National Museum:
The former Royal Palace, which was constructed between 1904 to 1909 during the reign of King Sisavangvong, has now been converted into the National Museum. A collection of personal artifacts belonging to the former Royal Family, historical photographs, musical instruments and gifts to the nation from foreign countries are on display.
Vat That Chomsi Temple: Located at the top of Mount Phou Si in the heart of the town, this delightful stupa was built in 1804 during the reign of King Anourouth. Wat That Chomsi has become a symbol of Luang Prabang's spiritual significance to Laos. The view of the Mekong and the city from the hilltop is superb, especially in the evening. However, you must first climb 328 steps to see the 20m high Vat Chomsi Stupa - please dress accordingly and be aware that the consumption of alcohol is strictly prohibited. 
During the Pimai Festival, woman carries flower offerings up the stairs and leave as offerings at the foot of the stupa. A spectacular view is afforded from the top of Mount Phou Si.
In the foreground, the National Museum and gabled roofs of the many Buddhist temples can be seen scattered around the palm-tree label urban landscape. In the distance, the Mekong and Khan rivers are set against the dramatic mountain backdrop. 
Tad Sae Waterfall: This waterfall is accessible by car, tuk-tuk, bicycle but during the rainy season can be reach by boat only. It is divided into three limestone steps and is ten minutes ride up the Nam Khan River from Luang Prabang. This waterfall is perfect for picnicking, swimming and relaxing. 
Tad Kuang Si Waterfall: 
This impressive waterfall is located about 28 kilometers south of Luang Prabang. You can take a tuk-tuk from the center of the city or rent your own transport. Several villages inhabited by people from ethnic minorities can be visited along the way to the waterfall. The scenery on the way to Tad Kuang Si is beautiful featuring fresh air, flowers, and wild animals. 
Tham Ting Cave (Pak Ou Cave):
The caves are located 25km upriver from Luang Prabang, at the confluence of the Mekong and Nam Ou Rivers. These caves are a well known Buddhist site and a place of pilgrimage with 5,000 statues-mainly Buddha images in the traditional Luang Prabang style. To get to the cave, take a slow boat 1.5 hours upriver or a car/tuk-tuk for about one hour. 
Nong Khiaw & Muang Ngoi Gao:
Nong Khiaw is a small district capital bisected by the Nam Ou River north of Luang Prabang, famous for its dramatic limestone cliffs and lush vegetation. From Nong Khiaw take a boat one hour upriver to Muong Ngoi Gao, where you can get a taste of traditional Lao village life and relax in riverside bungalows. 
Trekking-Chomphet & Muang Ngoi: In Luang Prabang, two community-based treks have been supported by the Mekong Tourism Development Project. One trek begins just across the river from town in Chomphet district; the other starts in Muong Ngoi. Both are 2-day. 1-night treks where you can enjoy nature, interact with local people, and be confident that you are contributing to the sustainable development of tourism in Laos. More details are available at the Tourism Information Center.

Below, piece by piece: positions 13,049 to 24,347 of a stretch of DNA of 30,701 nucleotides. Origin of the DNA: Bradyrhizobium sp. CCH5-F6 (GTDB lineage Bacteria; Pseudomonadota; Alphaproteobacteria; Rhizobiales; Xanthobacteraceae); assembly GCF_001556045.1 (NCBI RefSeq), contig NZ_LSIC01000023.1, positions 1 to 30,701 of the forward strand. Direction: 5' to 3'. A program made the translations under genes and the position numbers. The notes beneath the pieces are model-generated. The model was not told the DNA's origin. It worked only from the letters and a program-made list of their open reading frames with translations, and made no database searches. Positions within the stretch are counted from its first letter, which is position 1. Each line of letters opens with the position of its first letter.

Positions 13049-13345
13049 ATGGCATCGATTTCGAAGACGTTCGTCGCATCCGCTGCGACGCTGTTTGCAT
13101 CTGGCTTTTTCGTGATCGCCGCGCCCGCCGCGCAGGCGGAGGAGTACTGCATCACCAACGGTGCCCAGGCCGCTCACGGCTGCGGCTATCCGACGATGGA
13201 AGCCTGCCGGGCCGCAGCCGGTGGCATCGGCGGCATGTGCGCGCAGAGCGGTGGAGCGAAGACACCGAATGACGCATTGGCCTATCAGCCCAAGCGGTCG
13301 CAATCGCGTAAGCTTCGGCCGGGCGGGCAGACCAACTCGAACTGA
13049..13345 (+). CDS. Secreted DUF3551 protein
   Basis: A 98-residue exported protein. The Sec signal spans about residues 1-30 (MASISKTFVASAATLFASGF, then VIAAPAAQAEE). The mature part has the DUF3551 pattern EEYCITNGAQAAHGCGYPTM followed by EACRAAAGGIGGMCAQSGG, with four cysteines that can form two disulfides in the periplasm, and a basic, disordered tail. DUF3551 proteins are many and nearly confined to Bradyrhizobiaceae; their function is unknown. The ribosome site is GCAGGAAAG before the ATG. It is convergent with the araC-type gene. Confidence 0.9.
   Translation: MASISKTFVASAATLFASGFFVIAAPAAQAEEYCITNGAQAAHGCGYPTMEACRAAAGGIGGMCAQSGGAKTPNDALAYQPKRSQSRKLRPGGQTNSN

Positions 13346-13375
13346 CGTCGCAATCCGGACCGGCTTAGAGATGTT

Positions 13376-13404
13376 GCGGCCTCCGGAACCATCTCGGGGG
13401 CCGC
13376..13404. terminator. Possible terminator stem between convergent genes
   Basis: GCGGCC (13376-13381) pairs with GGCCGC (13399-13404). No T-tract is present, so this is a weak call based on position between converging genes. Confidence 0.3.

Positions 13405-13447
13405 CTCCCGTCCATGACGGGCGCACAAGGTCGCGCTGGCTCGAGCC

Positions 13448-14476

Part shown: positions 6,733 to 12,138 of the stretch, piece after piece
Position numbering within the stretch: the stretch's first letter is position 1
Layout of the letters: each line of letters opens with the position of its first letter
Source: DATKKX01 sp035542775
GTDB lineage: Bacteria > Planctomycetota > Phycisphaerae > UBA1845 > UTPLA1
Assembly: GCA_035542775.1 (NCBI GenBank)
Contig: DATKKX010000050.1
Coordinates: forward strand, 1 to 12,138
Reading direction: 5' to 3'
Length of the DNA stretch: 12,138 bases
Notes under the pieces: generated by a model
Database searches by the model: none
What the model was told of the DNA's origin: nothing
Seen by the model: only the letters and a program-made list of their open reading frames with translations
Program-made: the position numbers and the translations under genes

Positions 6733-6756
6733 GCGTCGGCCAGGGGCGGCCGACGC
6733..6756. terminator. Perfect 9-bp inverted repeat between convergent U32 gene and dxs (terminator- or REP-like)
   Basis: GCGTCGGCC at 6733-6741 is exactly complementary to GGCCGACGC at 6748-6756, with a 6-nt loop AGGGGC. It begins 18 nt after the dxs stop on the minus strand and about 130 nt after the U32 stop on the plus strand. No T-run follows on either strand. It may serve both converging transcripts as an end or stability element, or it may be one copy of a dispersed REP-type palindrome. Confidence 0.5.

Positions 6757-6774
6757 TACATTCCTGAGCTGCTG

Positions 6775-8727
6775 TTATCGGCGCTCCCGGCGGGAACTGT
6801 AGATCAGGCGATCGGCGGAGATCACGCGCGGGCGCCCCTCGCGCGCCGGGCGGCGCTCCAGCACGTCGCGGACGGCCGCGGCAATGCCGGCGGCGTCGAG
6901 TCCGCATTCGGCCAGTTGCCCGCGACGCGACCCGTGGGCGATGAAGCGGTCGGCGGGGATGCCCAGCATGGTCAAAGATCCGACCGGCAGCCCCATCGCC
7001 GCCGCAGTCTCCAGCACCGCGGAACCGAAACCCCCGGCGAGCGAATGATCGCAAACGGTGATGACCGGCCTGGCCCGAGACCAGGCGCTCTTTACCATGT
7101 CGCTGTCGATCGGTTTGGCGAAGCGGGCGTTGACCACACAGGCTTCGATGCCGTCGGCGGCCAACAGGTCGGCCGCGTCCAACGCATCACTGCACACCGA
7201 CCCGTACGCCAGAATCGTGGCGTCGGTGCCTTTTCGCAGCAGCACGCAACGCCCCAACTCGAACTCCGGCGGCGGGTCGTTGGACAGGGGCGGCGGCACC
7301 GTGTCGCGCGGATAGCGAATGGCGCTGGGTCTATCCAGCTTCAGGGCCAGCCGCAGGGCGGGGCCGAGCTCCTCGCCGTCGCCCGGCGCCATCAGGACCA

Ban Phanom: This village located 4km to the north of Luang Prabang was a former royal weaving village. You can view women working on their looms, buy their products and take a stroll through the village. It can be reached by bicycle or tuk-tuk. 
Ban Long Lao/Ban Nong Heo: A Hmong and Khmu village one hour's journey from Luang Prabang (travel by car or tuk-tuk). This village is located in a beautiful valley is the starting point for a three-hour trek that finishes at the Kuangsi waterfall. Local guides are available to lead you to the falls (note they speak only Lao). You can also begin a longer five-hour trek to Kuangsi Waterfall from Ban Nong Heo, which has a spectacular view over the valley and river. Ban Nong Heo is 20 minutes from town by tuk-tuk.
Ban Xieng Mene: Located across the Mekong from Luang Prabang Town in Chomphet District, Ban Xieng Mene is part of the World Heritage Site and offers a glimpse into Lao village life. There are several temples worth visiting in the village, including Vat Chomphet (visible up on the hill) which offers a spectacular view of Luang Prabang Town and the Mekong. 
Ban Xieng Mene is also the starting point for several short walks and bike-rides in the district, as well as longer two and three-day treks. 
Ban Chan: This village is famous for its traditional pottery-making, where you can watch pots being hand-thrown and fired in old ovens. The village's lamps and pots decorate the small streets of Luang Prabang's old town and are known all over northern Laos. Ban Chan is located in Chomphet District, across the Mekong River, and to the south. It can be by boat in 15 minutes, or by taking a boat across to Xieng Mene and walking downstream along the river for 25 minutes. 
Luang Prabang Travel Tips
+ Preparation for trip
Dress decently, especially when visiting temples and mosques. If you wish to wear khakis, they should be long enough to cover the knees. A hat or umbrella is useful against the sun. Put on sun block and moisturizer before leaving your hotel. A good pair of shoes is recommended, if you wish to explore on foot.
+ Things Not to Miss in Luang Prabang
Our Luang Prabang travel guide will help make the most of your visit to this tranquil city. Some of the most popular activities for tourists include:
• Swimming in the turquoise blue pools of Kuang Si Falls
• Taking in Laos’ Buddhist culture at the Golden City Temple
• Visiting the Luang Prabang Night Market to buy handmade local crafts
• Enjoying a relaxing massage at one of the many spas in the city
+ Eating.
Luang Prabang has restaurants in all price ranges. The best deals on local food can be found at the stalls lining an alleyway between the Mekong River and the market end of Sisavangvong Road. The street food market east of the tourist information building is often highly recommended (PBS Gourmet.
come even named it one of the must-see street food markets in Southeast Asia). In reality, it’s nothing special. If you’ve been to any real market in Southeast Asia, you won’t be impressed by the bland overpriced food on.